Stores must do a better job donating food waste
Victoria has a reputation as a fairly environmentally friendly city, and I’ve always thought people here seemed quite conscious of food waste. However, I’ve started to doubt that I assumed correctly.
Upon moving to Victoria from Kelowna this September, I quickly integrated myself into the dumpster diving scene. Those who frequent the dumpster know that food is often thrown out due to minor cosmetic damage, hyper-sensitivity to expiration dates, packaging issues, or just laziness. Food that is no longer seen as marketable by retailers but is otherwise fine to consume often ends up in the trash.
When I first started diving, I was amazed by the plethora of food I could find in my local grocery store’s bin. I found everything from bags of grapefruits, avocados, and berries to cartons of almond milk, bags of oats, and more bread than I could ever eat.
But recently I’ve become upset when I crack open a green bin and see more produce than I can even fit into the back of my car. Why is all this food being thrown out? Who and what is allowing this to happen?
Despite my general anger, a particular situation prompted me to write this article. You might be familiar with Mount Royal Bagel Factory. Located in Fernwood, and with stores in Kelowna and North Vancouver, this company makes delicious bagels. However, they throw out what seems to be around a thousand bagels every week. Mountains of bagels, Poppy Seed, Cinnamon Raisin, Everything, Multigrain, Whole Wheat, Plain: you name it. The bagels are likely only a few days old, and they are often bagged in groups of 6 or all double bagged in a large clear garbage bag, kept separate from other garbage contaminants.
While free bagels are great, it frustrated me that such a colossal amount of food was being wasted rather than donated to community groups that could undoubtedly use it.
Once food has been put into a dumpster, most non-profits like homeless shelters are unable to accept it for legal reasons. Technically, all businesses like Mount Royal had to do was stop putting their food in the garbage and I was sure groups would be happy to pick them up. Seemed like an easy fix.
I called Mount Royal Bagels four times and, each time, I left my name, number, and a message offering to help them relocate their food waste. I was never called back.
On my fifth call, the manager picked up.
“If there is any waste, I makes sure it gets donated,” the manager assured me, after I offered my services to help relocate their waste and inquired about their waste management. He estimated that “90 per cent or higher” was the percentage of unsellable food they donated.
Having seen the masses of bagels removed from their dumpster, I was very skeptical.
When I inquired where they donate to, he stumbled and seemed unsure. He claimed to be unable to remember all the groups, but managed to name three: Vic High, SJ Willis, and the Jewish Community Centre (JCC). I followed up with these groups.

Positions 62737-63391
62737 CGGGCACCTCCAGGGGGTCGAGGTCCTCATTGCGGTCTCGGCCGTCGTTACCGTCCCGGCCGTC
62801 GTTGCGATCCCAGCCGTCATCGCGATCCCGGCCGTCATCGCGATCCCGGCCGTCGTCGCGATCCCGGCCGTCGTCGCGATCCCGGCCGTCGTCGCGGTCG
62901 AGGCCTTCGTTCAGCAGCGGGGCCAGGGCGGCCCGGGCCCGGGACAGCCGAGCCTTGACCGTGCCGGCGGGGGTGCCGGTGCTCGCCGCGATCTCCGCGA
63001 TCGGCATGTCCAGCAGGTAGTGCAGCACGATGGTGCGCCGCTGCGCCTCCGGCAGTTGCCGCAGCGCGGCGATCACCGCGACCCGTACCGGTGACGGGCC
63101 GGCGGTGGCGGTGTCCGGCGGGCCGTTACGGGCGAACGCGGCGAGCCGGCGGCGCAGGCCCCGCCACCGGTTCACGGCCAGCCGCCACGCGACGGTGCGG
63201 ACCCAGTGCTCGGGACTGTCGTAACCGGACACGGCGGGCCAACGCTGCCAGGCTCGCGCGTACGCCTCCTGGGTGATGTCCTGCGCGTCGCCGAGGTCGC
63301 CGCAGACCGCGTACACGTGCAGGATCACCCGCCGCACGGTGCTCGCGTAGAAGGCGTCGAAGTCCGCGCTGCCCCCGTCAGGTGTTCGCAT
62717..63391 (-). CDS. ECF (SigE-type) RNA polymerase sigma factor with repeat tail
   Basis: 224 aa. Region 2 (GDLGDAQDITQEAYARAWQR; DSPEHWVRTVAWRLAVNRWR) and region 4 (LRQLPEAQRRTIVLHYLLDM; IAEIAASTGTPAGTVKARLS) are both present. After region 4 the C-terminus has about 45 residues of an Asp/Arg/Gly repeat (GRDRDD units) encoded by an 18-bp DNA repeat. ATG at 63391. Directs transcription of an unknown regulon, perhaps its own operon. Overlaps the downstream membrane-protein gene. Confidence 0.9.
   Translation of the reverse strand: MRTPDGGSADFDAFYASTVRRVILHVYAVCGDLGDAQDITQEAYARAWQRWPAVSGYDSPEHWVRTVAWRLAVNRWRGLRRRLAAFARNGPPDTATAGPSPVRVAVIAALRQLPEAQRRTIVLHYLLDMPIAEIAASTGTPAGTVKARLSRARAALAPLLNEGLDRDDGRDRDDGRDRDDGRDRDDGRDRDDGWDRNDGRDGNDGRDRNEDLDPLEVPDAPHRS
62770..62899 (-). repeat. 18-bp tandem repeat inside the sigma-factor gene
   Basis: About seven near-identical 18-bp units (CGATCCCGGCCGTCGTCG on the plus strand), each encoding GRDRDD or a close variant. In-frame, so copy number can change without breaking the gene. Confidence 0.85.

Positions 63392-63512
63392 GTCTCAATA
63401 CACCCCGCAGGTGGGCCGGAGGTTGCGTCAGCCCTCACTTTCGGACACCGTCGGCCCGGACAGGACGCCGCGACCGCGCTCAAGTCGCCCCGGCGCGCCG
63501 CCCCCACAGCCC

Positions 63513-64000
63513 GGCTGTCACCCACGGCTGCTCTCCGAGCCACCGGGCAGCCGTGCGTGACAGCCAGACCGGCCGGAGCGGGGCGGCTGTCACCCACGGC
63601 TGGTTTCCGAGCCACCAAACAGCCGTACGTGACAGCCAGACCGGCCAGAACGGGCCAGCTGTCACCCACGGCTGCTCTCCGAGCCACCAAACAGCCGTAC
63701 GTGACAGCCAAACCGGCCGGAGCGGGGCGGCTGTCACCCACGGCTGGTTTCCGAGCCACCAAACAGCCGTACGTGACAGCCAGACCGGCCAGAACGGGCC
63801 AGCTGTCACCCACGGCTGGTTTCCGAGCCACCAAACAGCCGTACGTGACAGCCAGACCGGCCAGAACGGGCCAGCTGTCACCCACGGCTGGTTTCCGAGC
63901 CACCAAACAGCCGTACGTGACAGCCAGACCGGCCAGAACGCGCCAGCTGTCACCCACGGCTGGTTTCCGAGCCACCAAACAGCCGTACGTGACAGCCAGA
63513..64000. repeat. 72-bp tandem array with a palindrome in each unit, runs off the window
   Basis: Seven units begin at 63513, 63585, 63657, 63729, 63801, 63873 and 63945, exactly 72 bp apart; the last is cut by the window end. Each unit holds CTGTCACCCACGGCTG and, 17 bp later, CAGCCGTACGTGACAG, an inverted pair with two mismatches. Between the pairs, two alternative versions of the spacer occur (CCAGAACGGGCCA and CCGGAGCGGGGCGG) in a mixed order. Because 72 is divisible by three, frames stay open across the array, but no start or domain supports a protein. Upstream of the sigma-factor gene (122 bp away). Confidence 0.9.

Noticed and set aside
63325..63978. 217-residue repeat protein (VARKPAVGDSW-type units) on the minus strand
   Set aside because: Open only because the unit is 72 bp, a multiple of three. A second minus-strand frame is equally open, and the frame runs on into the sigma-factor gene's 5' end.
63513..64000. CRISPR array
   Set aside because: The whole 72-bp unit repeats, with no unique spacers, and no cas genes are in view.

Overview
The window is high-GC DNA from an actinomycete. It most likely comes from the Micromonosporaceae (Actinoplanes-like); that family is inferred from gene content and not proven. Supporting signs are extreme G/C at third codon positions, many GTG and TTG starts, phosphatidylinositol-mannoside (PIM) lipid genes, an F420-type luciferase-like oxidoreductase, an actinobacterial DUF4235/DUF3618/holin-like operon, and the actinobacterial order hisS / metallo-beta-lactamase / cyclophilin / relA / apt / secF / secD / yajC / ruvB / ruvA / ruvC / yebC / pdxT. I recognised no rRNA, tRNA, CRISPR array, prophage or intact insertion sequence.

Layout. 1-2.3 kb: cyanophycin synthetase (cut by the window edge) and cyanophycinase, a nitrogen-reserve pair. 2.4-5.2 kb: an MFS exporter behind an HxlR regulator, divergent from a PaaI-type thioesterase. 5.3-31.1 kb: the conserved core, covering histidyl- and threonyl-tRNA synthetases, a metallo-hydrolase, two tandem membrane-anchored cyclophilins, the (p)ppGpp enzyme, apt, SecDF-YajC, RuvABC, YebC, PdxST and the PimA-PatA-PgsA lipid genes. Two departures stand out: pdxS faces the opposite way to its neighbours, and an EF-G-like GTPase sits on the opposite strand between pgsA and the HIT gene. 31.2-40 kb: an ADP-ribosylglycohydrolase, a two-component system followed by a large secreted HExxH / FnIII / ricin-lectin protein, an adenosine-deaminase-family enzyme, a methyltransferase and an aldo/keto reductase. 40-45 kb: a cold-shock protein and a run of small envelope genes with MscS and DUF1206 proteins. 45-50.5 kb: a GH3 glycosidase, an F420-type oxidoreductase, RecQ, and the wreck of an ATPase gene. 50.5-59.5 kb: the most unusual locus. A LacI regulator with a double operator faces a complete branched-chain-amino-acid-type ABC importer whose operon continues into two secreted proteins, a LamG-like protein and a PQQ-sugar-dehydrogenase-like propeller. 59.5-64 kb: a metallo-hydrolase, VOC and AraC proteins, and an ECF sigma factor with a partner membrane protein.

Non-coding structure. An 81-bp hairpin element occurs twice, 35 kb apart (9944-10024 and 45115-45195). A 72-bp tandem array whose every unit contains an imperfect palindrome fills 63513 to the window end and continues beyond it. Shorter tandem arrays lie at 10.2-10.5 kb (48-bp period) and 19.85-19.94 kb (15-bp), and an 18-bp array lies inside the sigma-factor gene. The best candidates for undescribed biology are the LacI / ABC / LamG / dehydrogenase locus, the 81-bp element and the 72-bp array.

SJ Willis School informed me that they did previously receive donations from Mount Royal, but that their partnership had ended a little while ago.
Victoria High School let me know that they are very grateful to have a long-term, regular relationship with Mount Royal. However, a representative from Vic High confirmed they receive only 50–100 bagels per week.
The JCC confirmed that they also received donations from Mount Royal — several dozen bagels per week were dropped off for their deli.
Knowing what’s in Mount Royal’s dumpster, it’s easy to conclude that these donations do not constitute 90 per cent of their food waste. Even if they did, and what they throw out is the other 10%, that would put them at having around 10 000 excess bagels per week. Hard to believe.
Mount Royal is far from being the only business that fails to make socially and environmentally conscious decisions when managing their food waste.
Yes, Mount Royal is making some donations, but they are still throwing out a huge amount of edible food. They can and should do better.
This is not an attack on Mount Royal, but an indicator of a broader societal issue. One third of all food produced globally goes to waste, with developed countries like Canada wasting up to half of their food.
Large chain grocery stores such as Loblaws, Save-on-Foods and Safeway throw away unfathomable amounts of food daily, but it is compacted, locked, and inaccessible. It is next to impossible to hold them accountable for this injustice.
Knowing what we know about the massive amounts of energy, water, and land required to produce food, we must be more responsible. We shouldn’t have to be dumpster diving. It’s time this system changed. No more waste and no more lies.